MARINE CORPS LOGISTICS BASE ALBANY, Ga. --
Widely known as the Marine Corps’ best kept secret, Maintenance Center Albany continues to be a force in the Overseas Contingency Operations in Afghanistan.
A recent addition to their repair line portfolio is the Mine-Resistant, Ambush-Protected Buffalo, a multi-wheeled vehicle used for route clearance leading convoys down roads riddled with improvised explosive devices.
“These Buffalo vehicles will be going back in theater after they are repaired or used for home station training assets, so we have to make sure they meet the required specifications and are safe,” said Debbie Fullerton, project lead, MRAP, MCA“Once an IED is detected, the Buffalo has ballistic capabilities to shield the Marines should one explode. We have seen a lot of damage to the exterior, but the interior remained intact and the occupants were kept safe because of the work we do here.”
MCA officials say Marines have to remain vigilant of enemy threats on and off the road. Roads laced with IEDs, land mines and other explosive hazards pose a huge threat to their mission.
“Once the IEDs are detected, the Buffalo has a claw, which is remotely operated from inside the vehicle, to dig and scoop it up, then move it to an area where it’s destroyed,” Fullerton said. “This vehicle is irreplaceable and helps save lives. This year, we are scheduled to repair 35 vehicles with an additional eight that will be returned to fully mission capable vehicles, meaning they did not need a lot of repairs.”
Blasé Goodman, manager, projects branch, MCA, is responsible for nine work teams, one of which is the MRAP Buffalo. The Buffalo project was implemented in July 2009.
During a demonstration, he explained that the air digger attached to the claw will blow debris, sand or whatever the insurgents use to cover the IED, and uncover it so it can be removed and destroyed. This is one of the modifications placed on the Buffalo after lessons learned.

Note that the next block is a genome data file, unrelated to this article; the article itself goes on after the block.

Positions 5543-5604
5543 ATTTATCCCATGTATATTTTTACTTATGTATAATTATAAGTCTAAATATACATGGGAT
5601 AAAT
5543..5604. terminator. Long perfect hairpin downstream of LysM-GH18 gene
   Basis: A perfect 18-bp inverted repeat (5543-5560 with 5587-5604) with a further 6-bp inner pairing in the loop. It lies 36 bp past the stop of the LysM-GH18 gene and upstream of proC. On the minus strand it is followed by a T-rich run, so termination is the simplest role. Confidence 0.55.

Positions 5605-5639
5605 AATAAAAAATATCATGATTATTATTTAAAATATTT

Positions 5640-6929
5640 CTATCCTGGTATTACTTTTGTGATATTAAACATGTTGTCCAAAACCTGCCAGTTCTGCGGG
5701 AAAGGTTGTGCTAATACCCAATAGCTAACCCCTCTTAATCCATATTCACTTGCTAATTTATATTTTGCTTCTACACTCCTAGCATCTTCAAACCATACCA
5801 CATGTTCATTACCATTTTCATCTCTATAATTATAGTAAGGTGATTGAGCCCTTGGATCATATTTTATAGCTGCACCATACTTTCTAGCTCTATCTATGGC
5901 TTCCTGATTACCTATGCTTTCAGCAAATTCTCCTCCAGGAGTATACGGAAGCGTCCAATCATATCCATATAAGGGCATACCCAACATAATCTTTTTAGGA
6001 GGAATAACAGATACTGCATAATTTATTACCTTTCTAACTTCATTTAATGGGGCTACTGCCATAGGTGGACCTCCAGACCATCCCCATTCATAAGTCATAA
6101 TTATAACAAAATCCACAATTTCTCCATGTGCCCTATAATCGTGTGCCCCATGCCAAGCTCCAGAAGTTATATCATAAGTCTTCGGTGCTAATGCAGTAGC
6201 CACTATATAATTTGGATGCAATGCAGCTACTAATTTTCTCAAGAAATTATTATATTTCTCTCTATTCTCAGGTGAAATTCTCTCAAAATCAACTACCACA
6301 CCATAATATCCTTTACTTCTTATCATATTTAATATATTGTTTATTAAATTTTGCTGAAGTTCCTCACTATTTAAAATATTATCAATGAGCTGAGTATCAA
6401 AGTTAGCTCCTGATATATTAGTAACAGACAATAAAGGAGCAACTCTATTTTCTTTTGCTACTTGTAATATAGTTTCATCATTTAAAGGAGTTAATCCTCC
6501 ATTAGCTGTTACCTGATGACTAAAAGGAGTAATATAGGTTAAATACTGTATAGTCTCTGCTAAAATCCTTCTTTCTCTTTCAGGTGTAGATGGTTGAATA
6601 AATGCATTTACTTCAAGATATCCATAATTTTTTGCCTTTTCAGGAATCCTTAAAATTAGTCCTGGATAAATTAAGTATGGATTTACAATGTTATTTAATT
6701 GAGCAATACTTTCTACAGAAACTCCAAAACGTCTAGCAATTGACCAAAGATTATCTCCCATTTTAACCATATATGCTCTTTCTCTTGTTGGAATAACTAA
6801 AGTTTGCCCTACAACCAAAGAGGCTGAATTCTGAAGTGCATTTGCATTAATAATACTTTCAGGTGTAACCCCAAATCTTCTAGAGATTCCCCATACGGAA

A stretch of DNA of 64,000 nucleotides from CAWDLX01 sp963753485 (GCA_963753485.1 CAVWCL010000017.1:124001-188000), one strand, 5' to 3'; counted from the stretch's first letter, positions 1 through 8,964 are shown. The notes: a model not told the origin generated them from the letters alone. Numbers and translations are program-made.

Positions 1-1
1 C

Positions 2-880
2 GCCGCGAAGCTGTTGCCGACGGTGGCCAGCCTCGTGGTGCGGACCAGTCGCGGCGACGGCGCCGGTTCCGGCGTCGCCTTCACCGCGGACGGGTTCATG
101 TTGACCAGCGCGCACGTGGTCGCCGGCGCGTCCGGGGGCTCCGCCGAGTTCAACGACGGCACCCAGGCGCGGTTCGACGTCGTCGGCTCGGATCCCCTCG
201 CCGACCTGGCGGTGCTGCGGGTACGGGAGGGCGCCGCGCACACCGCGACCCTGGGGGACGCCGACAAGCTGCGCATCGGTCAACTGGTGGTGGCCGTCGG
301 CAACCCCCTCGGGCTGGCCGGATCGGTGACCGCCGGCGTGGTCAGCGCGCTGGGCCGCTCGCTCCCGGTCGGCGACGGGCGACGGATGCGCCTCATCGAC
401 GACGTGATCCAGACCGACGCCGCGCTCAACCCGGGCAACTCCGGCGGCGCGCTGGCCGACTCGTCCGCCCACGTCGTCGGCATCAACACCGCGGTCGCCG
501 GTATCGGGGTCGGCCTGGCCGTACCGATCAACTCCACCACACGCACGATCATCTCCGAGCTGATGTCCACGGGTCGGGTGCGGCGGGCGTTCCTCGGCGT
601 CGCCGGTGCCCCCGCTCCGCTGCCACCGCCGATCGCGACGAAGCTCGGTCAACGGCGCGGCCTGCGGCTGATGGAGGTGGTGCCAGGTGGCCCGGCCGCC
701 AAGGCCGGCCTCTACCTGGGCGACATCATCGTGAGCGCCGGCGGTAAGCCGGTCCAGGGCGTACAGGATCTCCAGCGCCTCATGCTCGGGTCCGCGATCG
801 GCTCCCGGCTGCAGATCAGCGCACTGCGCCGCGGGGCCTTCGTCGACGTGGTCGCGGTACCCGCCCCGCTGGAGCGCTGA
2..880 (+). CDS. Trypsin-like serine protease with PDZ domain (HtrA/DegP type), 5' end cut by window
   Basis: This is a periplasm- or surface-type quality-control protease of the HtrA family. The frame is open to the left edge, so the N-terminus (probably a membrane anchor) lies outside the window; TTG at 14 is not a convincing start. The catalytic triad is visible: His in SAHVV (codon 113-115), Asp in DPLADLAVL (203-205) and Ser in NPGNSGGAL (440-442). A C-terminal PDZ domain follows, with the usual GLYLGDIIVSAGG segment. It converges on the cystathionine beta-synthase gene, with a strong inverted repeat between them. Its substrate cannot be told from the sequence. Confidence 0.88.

Fullerton said when the vehicles arrive at MCA, a limited technical inspection is conducted to see what type of damage there is to the vehicle and what parts need to be replaced or repaired.
“We have a method for disassembling the vehicle and every part that comes off of it is strategically placed in bins for the expediter and inspectors to inspect,” she said. “The vehicle then goes through a repair cycle and it is basically restored to like-new status. After the repairs are completed, the vehicle is fully tested by conducting the road, dig and other testing to ensure it is in like-new condition.”
According to the Web site, www.militaryfactory.com, the MRAP Buffalo is a Category 3 class armored vehicle with a V-shaped hull used to deflect the deadliest part of an explosion. The blast-resistant armored vehicle uses a 30-foot remote controlled robotic arm with pitchfork-like fingers called a claw, and a camera to inspect and remove explosive threats.
“We get feedback from Marines and soldiers who have been in this equipment and survived blasts in combat. We recently had a letter read to us from the mother of a Marine who survived an IED blast because of the equipment we repaired, upgraded and modified here.
“There wasn’t a dry eye in the stands,” Goodman said. “When we get reports and stories of warfighters coming home safe because of the work we do, it is a satisfying feeling.
“There is no better reason to get up in the morning and come to work every day. To know we had a role in bringing home a son, daughter, husband or wife makes it all worthwhile,” he said.